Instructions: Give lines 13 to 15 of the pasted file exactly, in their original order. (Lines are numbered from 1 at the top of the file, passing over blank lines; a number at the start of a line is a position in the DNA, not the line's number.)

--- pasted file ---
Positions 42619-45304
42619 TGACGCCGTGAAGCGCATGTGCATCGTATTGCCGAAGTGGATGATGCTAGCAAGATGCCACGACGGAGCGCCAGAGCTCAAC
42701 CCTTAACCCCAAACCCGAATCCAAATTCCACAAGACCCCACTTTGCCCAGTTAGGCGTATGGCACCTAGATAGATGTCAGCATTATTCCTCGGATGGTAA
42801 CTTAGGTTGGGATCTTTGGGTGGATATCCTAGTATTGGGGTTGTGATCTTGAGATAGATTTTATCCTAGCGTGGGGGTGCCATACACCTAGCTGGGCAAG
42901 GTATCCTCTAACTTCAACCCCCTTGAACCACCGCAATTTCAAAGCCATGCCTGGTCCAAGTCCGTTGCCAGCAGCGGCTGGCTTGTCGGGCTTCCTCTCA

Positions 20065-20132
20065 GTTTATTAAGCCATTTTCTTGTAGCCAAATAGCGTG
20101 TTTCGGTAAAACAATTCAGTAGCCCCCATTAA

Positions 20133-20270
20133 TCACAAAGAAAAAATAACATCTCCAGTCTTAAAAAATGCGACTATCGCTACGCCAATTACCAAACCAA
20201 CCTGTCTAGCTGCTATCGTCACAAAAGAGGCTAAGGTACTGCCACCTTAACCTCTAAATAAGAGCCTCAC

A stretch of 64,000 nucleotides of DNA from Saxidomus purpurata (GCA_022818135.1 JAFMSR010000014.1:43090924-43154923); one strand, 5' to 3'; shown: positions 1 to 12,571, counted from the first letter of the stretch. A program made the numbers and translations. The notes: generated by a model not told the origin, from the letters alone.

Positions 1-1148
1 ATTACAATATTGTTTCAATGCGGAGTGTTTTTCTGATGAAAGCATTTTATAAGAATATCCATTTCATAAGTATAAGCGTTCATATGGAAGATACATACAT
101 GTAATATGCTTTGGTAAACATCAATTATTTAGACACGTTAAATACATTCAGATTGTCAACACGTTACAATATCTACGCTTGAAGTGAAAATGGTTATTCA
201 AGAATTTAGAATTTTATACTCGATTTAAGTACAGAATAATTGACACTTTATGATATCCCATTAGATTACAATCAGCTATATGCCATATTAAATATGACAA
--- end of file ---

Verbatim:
Positions 1-1148
1 ATTACAATATTGTTTCAATGCGGAGTGTTTTTCTGATGAAAGCATTTTATAAGAATATCCATTTCATAAGTATAAGCGTTCATATGGAAGATACATACAT
101 GTAATATGCTTTGGTAAACATCAATTATTTAGACACGTTAAATACATTCAGATTGTCAACACGTTACAATATCTACGCTTGAAGTGAAAATGGTTATTCA